Find a function whose Fourier transform is the following:


I know that $f(x) = F^{-1}\{\hat{f}(k)\}$ so I get:

$$f(x) = \frac{1}{\sqrt{2\pi}}\int_{-\infty}^{\infty}\hat{f}(k) e^{ikx}dk$$

I'm unsure about how to solve this integral.. is there a trick that I'm missing?

  • $\begingroup$ Do you know complex analysis? You can do residue theorem. $\endgroup$ – user223391 Mar 22 '15 at 17:46
  • $\begingroup$ You can use the Fourier transform table. $\endgroup$ – xpaul Mar 22 '15 at 17:51
  • $\begingroup$ after using partial fractions $\endgroup$ – Paul Mar 22 '15 at 19:22
  • $\begingroup$ Or the convolution theorem. $\endgroup$ – Ron Gordon Mar 23 '15 at 23:45

Use complex analysis. Assuming $x$ is positive, we'll close the contour upstairs so that the exponential develops a negative real part and the contribution from the semicircle vanishes. We have a pole at $2i$ and another at $3i$ in the upper half plane, and both are simple so the answer is quick and easy. The answer I am getting is $$\sqrt{2\pi}\cdot\frac{1}{10}\left(\frac{e^{-2x}}{2}-\frac{e^{-3x}}{3}\right).$$ If $x$ is negative, we close downstairs (remembering to account for a sign because the integral is now taken in a clockwise sense). This gives the same, but with $x$ replaced with $-x$, so the inverse Fourier transform is given by the above with $x$ replaced with the absolute value of $x$.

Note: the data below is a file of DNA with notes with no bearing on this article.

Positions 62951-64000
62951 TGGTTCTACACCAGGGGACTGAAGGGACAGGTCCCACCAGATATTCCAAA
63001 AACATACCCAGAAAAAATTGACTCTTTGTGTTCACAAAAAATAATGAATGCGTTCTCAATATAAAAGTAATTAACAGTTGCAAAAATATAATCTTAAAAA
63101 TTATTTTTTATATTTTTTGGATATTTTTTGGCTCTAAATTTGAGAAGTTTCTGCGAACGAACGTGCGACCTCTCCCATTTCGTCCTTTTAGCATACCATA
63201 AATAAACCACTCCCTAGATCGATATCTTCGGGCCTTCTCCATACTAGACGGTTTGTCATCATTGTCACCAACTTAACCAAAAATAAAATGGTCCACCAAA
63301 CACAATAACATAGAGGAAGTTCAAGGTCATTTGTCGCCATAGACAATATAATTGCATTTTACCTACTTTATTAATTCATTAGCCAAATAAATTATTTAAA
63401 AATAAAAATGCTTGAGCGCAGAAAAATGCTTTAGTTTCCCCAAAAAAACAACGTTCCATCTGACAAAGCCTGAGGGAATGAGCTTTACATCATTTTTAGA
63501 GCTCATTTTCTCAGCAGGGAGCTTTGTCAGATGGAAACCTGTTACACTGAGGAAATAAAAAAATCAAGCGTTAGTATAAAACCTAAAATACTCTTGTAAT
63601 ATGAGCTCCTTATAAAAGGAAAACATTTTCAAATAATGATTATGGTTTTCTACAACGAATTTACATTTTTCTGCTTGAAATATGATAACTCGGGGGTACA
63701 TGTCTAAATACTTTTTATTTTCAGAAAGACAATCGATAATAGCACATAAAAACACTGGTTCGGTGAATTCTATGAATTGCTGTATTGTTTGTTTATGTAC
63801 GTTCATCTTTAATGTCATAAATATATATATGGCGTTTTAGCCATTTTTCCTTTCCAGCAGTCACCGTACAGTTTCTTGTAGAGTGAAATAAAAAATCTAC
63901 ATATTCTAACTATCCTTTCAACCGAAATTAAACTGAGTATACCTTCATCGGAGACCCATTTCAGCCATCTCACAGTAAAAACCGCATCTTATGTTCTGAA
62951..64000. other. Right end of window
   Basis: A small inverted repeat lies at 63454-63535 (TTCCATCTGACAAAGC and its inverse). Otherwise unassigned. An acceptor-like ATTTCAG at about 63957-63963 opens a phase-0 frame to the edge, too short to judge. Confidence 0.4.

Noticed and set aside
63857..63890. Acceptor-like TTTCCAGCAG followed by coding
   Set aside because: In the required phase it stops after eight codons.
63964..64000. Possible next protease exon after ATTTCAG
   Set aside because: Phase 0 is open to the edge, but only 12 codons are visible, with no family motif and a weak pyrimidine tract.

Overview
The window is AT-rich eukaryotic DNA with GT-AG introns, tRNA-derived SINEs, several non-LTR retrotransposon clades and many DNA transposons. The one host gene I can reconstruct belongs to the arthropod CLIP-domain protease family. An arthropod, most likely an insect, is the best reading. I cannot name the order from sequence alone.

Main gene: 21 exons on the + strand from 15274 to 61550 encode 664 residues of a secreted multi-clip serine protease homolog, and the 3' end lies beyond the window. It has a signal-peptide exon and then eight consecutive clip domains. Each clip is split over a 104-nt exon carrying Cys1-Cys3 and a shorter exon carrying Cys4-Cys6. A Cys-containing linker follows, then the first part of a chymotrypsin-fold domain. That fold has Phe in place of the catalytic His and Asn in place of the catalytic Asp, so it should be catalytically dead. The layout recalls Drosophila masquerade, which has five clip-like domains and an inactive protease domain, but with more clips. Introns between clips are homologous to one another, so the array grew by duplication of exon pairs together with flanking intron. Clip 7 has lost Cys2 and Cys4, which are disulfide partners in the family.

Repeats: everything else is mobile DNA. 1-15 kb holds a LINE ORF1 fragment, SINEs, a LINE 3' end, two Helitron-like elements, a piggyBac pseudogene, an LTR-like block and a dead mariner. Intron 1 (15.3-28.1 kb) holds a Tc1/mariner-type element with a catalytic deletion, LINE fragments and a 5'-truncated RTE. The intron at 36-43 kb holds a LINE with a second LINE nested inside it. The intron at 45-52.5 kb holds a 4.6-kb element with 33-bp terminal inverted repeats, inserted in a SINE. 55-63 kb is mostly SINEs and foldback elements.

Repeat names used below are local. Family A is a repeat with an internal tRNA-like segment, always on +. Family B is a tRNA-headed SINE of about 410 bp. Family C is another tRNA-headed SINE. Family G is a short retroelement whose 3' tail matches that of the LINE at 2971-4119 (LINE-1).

Use partial fractions $$ \frac{1}{(4+k^{2})(9+k^{2})}=\frac{1}{5}\left[\frac{1}{4+k^{2}}-\frac{1}{9+k^{2}}\right] $$ I assume these are known to you.


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